The Spyder's kill range is from less than 1km to more than 35 km and at altitudes from a minimum of 20 metres to a maximum of 9 kilometres. The system is capable of firing at multiple targets and can be operated in all weather conditions.

Remembering Super Men

Dipanita Nath

Posted: Aug 18, 2009 at 0604 hrs IST

I don’t want to die an ordinary death. When I go, the whole nation will remember me.” So spoke Major Sandeep Unnikrishnan to his father when he had just joined the NSG. Unnikrishnan was to die a hero’s death, fighting terrorists who struck the Taj Hotel in Mumbai last November. Now, a 29-year-old merchant navy officer has delved deep into the young commando’s past right up till that fateful day, bringing his brief but eventful life alive, in an unusual format, the comic book.

Aditya Bakshi, an army officer’s son has seen too many times how war heroes are feted madly after a successful operation and just as quickly forgotten. A while ago he hit upon the idea of using the fun and accessible comic book format, to tell the stories of the tumultuous lives of Indian soldiers. “Comics are great reads and we still go back to our old Amar Chitra Kathas for their mythology, so I wondered if I could do the same with Indian soldiers,” says Bakshi. In 2008, he tested the waters by self-publishing an 88-page black-and-white comic book on Captain Vikram Batra, who died fighting Pakistanis in Kargil. “Called Yeh Dil Mange More, it was to be a one-off comic book but the response surprised me and encouraged me to bring out more comics,” he recalls. As the sales figures came in, Bakshi realized children would read stories of Indian soldiers if they were well told. “I decided to make the comics thinner because children are afraid of thick tomes. Also, the new books are coloured to make them more appealing,” he says.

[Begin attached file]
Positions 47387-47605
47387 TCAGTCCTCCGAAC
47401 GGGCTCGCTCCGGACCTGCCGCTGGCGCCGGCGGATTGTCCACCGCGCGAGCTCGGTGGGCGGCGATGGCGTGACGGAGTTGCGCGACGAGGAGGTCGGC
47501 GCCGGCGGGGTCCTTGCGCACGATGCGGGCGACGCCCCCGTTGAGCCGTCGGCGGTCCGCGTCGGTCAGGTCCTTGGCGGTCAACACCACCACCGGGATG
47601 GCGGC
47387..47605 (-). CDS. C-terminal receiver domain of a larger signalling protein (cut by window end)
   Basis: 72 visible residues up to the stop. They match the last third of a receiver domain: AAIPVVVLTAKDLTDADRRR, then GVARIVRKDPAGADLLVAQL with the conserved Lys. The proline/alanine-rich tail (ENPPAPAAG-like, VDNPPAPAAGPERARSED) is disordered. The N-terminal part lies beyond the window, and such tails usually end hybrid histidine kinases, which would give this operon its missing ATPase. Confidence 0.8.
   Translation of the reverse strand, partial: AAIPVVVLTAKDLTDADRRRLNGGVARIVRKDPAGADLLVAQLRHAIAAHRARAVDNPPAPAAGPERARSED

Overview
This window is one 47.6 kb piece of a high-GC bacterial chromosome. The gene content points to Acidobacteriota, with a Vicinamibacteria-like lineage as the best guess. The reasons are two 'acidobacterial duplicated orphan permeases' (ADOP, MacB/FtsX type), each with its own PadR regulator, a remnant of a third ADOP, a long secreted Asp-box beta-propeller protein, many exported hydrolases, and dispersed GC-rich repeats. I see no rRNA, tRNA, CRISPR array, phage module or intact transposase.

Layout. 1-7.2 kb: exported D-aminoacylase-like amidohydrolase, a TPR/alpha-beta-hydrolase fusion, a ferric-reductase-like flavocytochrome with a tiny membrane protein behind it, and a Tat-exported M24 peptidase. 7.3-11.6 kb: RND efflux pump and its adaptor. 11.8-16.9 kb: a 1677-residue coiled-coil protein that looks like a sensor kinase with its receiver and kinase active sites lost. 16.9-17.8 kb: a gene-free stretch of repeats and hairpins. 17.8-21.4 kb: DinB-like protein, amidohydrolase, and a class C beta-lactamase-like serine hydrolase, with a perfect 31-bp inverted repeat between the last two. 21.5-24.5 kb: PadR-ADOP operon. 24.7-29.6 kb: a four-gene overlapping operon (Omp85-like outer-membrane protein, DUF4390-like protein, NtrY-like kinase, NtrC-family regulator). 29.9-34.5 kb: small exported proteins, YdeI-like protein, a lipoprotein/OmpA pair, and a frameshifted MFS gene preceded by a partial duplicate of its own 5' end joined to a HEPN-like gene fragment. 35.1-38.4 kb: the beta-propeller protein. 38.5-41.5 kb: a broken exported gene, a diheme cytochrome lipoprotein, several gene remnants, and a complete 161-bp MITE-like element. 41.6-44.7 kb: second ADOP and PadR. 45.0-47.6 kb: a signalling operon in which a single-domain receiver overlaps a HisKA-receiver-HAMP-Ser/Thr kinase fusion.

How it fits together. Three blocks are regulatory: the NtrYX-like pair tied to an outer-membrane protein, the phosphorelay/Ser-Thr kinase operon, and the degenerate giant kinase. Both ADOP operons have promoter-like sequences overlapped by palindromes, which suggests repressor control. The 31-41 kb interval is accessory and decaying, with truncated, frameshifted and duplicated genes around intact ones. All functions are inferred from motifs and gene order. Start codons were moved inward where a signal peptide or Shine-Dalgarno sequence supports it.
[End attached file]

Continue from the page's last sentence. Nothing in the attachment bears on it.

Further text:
On August 15, Bakshi released a comic book on Colonel NJ Nair, one of the most decorated officers of the Indian Army, who died fighting insurgents in the Northeast. “The book on Major Unnikrishnan will follow soon after,” he says. This isn’t the first effort at creating comic books on the Indian soldier: Sabre comics talks about Partition and post-Partition army operations. “We’ve kept it on hold due to recession,” says publisher Kalpana Shukla. Bakshi funds his project from his own savings, as efforts to rope in sponsors have failed.